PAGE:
|STS 161/CS 104/HPS161/History 135B
Prof. Paul N. Edwards
Stanford University, Winter 1997
Credit: 4 or 5 units (student’s option)
History of Computers
This nontechnical course covers the development and use of computers from the ancient world to the present. We will discuss automatic calculation from the abacus to the integrated circuit; logic machines from Boole to neural networks; and the evolution of programming languages from assemblers to Ada.
Our primary focus will be the social, political, and cultural contexts of post-1939 digital computers. We will explore such topics as WWII-era code-breaking and ballistics calculation, competition between digital and analog computer projects in the 1940s and 1950s, the role of Cold War military forces in computer research, the rise of hacker culture, the commercialization of computers, the origins of personal computers, and the explosive growth of computer networks, especially the Internet and World Wide Web.
The course assumes that new technologies and their social effects evolve together along a variety of dimensions. Some of these are technical: innovation, design, and opportunity. Some are social: funding sources, societal values, and organizational structures. Yet others are macro-scale economic, political, and social forces. The major questions that motivate our study of computers will concern “why” issues. Why were computers invented? Who wanted them? What were (and are) they for? How have computers changed the shape of society and culture — and how did society and culture shape them? The course is relevant not only to students with a background in computer science and engineering, but to anyone interested in the history, politics, and culture of technology.
Prerequisites: none, but familiarity with basic concepts of computation will be assumed.
In keeping with its subject, this course employs computer software for various course tasks. The course reader is available on the World Wide Web. (Paper copies of most readings are also available on 2-hour reserve at Meyer Library.) Students will also have access to SiliconBase, a research tool on the recent history of high technology being developed by Stanford’s Information Technology & Society Project.
(1) Two midterm exams (each 25 percent of grade). There will be two in-class midterm exams (Jan. 22 and Feb. 26). Each will consist of identifications, short answers, and essay questions. Study questions will be distributed in advance.
(2) Term paper (3500-4500 words, 50 percent of grade). This paper may be composed either in the traditional way, or as a digital hyperdocument. In either case, the assignment has three parts.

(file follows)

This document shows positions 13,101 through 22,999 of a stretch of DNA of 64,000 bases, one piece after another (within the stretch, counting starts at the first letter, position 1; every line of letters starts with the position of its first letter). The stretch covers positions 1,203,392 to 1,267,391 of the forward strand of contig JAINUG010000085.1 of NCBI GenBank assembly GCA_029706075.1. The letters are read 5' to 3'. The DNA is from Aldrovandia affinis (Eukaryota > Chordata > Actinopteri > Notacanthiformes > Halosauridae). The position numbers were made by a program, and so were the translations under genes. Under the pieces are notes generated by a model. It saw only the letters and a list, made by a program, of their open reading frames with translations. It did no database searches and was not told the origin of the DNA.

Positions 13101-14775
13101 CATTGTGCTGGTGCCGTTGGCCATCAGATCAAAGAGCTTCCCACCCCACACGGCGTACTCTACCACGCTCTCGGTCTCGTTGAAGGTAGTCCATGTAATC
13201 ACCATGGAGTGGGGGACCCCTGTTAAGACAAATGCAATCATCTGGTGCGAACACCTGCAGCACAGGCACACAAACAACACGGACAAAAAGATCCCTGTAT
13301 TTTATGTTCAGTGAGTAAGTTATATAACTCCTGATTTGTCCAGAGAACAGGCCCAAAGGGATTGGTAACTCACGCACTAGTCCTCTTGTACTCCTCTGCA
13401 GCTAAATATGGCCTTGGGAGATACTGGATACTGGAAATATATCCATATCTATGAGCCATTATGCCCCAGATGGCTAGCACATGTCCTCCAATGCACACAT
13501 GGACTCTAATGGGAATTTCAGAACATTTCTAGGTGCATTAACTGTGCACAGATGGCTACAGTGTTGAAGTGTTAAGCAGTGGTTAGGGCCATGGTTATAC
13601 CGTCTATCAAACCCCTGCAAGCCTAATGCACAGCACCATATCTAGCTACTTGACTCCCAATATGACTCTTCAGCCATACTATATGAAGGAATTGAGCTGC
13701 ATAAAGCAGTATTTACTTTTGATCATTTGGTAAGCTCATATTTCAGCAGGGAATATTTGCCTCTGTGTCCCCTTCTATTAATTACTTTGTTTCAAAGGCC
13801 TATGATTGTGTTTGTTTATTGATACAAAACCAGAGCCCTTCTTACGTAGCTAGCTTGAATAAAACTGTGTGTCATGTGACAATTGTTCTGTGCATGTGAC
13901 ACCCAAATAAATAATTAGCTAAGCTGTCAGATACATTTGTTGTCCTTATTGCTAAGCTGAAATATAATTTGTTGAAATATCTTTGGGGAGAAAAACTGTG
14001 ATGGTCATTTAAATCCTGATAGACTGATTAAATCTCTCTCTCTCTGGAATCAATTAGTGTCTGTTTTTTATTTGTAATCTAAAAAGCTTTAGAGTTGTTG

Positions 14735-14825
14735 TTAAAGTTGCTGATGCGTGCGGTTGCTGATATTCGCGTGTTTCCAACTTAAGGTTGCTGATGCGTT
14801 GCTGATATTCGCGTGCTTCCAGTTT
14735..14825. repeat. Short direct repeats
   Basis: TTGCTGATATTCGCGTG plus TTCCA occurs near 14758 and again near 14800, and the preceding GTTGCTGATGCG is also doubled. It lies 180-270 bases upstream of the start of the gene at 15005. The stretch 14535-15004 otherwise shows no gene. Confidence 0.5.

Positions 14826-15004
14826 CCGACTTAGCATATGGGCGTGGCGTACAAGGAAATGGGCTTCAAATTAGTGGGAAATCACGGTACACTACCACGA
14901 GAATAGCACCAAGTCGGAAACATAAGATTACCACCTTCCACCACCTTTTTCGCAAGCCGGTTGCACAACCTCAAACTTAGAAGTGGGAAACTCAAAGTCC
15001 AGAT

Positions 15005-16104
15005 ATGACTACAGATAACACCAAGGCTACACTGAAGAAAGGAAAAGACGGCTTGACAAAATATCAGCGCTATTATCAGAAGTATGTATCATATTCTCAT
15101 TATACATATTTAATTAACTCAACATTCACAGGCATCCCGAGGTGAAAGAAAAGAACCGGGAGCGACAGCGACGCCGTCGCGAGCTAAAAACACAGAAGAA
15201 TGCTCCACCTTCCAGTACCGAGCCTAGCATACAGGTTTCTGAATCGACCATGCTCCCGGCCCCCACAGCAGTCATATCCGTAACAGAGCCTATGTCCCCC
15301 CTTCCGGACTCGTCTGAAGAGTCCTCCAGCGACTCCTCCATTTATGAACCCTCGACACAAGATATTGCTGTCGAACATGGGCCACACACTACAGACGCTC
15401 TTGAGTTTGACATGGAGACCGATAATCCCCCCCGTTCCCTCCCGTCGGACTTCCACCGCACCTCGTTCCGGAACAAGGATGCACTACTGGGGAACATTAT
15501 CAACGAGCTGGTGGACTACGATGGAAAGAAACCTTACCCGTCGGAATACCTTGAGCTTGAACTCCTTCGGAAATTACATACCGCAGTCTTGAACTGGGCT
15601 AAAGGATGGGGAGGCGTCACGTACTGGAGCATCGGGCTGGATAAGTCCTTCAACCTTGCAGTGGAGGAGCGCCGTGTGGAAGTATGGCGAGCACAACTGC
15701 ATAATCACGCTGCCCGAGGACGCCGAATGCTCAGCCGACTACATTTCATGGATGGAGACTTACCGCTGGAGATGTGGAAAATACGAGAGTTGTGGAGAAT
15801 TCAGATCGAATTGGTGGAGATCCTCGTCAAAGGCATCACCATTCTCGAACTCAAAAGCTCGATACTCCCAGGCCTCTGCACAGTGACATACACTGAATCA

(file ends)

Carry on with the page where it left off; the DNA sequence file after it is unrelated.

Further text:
(a) A 300-word prospectus, clearly describing your topic and listing sources, is due in class on Tuesday, January 20th. You must turn this in when it is due, but you can change your topic later by turning in another prospectus before February 3rd.
(b) A full-length, high-quality draft is due Monday, February 23rd. It will be returned within a week, with comments and suggestions for revisions. This is a serious deadline subject to the extension policy described below.
(c) The final version, edited, revised, and proofread, is due on Monday, March 9th.
Class attendance. Because much of the information in this course comes to you only through lectures, class attendance is strongly encouraged. Attendance will be taken into account in final grading.
Extension policy on all written assignments: anyone who needs extra time can take an automatic extension of up to three days (72 hours, measured from the class period when the assignment is due). This applies to all three term-paper-related deadlines. There will be NO EXCEPTIONS to this policy; papers will not be accepted after the extension deadline has passed.
Grade and credit options: the course can be taken for a grade or pass/no-credit, for 4 or 5 units, at your discretion.
Auditing the course is allowed, with permission of the instructor. Auditors are required to attend all classes and do the reading.
Martin Campbell-Kelly and William Aspray, Computer: A History of the Information Machine (New York: Basic Books, 1996).
Daniel Crevier, AI: The Tumultuous History of the Search for Artificial Intelligence (New York: Basic Books, 1993).
Gene Rochlin, Trapped in the Net: The Unanticipated Consequences of Computerization (Princeton, NJ: Princeton University Press, 1997).